The contemporary evidence suggests that the incubation period of COVID-19 is 2-14 days, and this infection could be transmitted even from the infected asymptomatic individuals. It is found that the clinical presentation of pregnant women with COVID-19 infection is comparable with the infected non-pregnant females, and the frequent symptoms were fever, cough, myalgia, sore throat and malaise. Some cases have severe maternal morbidity and perinatal deaths secondary to COVID-19 infection. Under these circumstances, pregnant women should focus on maintaining personal hygiene, proper nutrition and extreme social distancing to reduce the risk of COVID-19. Therefore, systematic data reporting for evidence based clinical assessment, management and pregnancy outcomes is essential for preventing of COVID-19 infection among pregnant women.

http://eprints.bournemouth.ac.uk/36443/

Source: Europe PubMed Central

Epidemiologic characteristics, clinical management and Public Health Implications of Coronavirus Disease 2019 (COVID-19) in Pregnancy: A Systematic Review and meta-analysis

Authors: Sathian, B., van Teijlingen, E. et al.

Journal: Nepal Journal of Epidemiology

Volume: 11

Issue: 4

Pages: 1103-1125

ISSN: 2091-0800

Abstract:

Background: The novel coronavirus disease 2019 (COVID-19) outbreak, caused by the pathogenic severe acute respiratory syndrome-2 (SARS-CoV-2) virus, is exponentially spreading across the globe. Methods: The current systematic review was performed utilizing electronic databases i.e. PubMed, MEDLINE and EMBASE. We searched for the keywords "COVID-19 AND "pregnancy" between January 1st, 2020 until December 31, 2020. Results: Out of 4005 records which were identified, 36 original studies were included in this systematic review. Pooled prevalence of vertical transmission was 10%, 95% CI: 4-17%. Pooled prevalence of neonatal mortality was 7%, 95% CI: 0-21%. Conclusion: The contemporary evidence suggests that the incubation period of COVID-19 is 2-14 days, and this infection could be transmitted even from the infected asymptomatic individuals. It is found that the clinical presentation of pregnant women with COVID-19 infection is comparable with the infected non-pregnant females, and the frequent symptoms were fever, cough, myalgia, sore throat and malaise. There are some cases with severe maternal morbidity and perinatal deaths secondary to COVID-19 infection. Under these circumstances, the pregnant women should focus on maintaining personal hygiene, proper nutrition and extreme social distancing to reduce the risk of COVID-19. Therefore, a systematic data reporting for evidence base clinical assessment, management and pregnancy outcomes is essential for prevention of COVID-19 infection among pregnant women.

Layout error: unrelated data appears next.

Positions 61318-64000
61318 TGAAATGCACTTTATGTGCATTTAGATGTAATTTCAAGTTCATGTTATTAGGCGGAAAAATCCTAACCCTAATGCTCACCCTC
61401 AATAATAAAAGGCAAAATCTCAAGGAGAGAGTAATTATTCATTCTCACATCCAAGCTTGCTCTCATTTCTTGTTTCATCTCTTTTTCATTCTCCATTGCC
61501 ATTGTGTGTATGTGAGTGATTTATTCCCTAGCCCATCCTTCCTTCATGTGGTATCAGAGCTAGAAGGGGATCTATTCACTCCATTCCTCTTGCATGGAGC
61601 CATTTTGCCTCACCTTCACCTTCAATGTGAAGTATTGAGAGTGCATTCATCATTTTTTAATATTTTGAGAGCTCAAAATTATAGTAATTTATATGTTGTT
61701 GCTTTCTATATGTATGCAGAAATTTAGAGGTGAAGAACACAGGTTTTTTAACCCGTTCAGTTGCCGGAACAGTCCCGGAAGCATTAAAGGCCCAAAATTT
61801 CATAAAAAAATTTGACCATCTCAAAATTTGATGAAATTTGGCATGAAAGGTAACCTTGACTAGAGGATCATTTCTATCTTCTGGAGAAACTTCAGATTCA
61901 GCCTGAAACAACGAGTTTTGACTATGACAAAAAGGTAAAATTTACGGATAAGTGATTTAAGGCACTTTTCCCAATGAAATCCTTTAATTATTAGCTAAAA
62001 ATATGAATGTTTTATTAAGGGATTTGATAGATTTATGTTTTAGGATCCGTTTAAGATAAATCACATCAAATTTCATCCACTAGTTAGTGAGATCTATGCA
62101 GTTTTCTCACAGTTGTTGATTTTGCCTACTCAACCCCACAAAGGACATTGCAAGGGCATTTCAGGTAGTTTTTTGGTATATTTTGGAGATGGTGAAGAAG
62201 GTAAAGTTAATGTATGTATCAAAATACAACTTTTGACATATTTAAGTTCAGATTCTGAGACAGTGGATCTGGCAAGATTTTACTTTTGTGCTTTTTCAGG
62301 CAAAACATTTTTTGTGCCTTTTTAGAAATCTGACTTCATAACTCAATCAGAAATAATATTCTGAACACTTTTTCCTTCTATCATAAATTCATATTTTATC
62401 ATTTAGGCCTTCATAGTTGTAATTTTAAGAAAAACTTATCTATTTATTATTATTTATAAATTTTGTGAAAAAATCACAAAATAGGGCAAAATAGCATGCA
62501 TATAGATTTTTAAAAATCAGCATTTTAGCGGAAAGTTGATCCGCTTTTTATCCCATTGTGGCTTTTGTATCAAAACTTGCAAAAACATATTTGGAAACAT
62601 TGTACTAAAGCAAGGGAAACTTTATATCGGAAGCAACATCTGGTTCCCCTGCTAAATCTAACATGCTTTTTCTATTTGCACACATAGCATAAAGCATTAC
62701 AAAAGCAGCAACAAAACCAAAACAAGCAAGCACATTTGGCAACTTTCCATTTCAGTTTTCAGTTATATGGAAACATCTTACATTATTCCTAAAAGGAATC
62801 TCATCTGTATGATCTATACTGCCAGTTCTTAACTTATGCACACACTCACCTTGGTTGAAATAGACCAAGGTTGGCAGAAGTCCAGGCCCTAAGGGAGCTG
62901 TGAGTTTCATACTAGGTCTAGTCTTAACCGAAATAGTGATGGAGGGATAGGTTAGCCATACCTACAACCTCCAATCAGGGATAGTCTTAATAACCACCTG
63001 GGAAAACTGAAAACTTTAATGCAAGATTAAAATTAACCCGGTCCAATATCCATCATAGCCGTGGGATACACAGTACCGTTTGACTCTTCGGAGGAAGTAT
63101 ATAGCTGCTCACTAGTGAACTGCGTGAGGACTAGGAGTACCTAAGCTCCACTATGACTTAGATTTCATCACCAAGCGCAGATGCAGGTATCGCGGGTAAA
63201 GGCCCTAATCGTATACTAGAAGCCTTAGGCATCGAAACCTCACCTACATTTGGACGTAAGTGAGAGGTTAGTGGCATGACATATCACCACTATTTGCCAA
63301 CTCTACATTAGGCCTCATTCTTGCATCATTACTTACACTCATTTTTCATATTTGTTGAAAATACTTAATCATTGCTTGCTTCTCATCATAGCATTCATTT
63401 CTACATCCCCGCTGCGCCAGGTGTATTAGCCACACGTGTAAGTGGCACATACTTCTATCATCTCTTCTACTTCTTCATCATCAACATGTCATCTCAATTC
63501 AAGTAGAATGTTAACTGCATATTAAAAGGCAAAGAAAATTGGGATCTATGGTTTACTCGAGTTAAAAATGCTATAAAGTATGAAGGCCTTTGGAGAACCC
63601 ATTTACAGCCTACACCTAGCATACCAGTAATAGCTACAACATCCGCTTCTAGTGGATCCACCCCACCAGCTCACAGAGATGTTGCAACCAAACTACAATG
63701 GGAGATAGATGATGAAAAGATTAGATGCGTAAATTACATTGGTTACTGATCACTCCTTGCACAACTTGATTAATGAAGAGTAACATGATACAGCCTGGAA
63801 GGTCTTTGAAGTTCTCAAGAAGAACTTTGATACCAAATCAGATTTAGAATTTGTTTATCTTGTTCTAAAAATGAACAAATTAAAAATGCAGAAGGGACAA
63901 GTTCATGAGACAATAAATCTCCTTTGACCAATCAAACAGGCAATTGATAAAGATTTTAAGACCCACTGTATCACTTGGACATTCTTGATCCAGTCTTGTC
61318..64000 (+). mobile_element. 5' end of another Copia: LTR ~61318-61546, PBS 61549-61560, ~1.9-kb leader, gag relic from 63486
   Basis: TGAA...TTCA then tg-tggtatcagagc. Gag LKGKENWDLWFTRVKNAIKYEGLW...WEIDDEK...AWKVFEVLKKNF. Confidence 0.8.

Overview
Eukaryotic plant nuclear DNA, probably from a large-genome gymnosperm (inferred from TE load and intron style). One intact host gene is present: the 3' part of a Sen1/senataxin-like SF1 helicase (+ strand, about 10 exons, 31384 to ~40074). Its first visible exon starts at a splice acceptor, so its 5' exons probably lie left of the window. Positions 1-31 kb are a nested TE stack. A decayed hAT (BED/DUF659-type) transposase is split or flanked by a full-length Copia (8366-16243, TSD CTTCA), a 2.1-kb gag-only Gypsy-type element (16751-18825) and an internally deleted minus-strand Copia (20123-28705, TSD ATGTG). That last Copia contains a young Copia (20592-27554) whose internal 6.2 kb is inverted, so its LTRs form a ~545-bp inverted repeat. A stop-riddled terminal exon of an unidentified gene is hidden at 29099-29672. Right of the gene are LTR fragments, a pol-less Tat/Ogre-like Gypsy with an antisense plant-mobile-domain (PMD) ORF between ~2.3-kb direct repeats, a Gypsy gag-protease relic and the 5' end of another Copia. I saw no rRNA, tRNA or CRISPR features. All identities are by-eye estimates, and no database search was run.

http://eprints.bournemouth.ac.uk/36443/

Source: BURO EPrints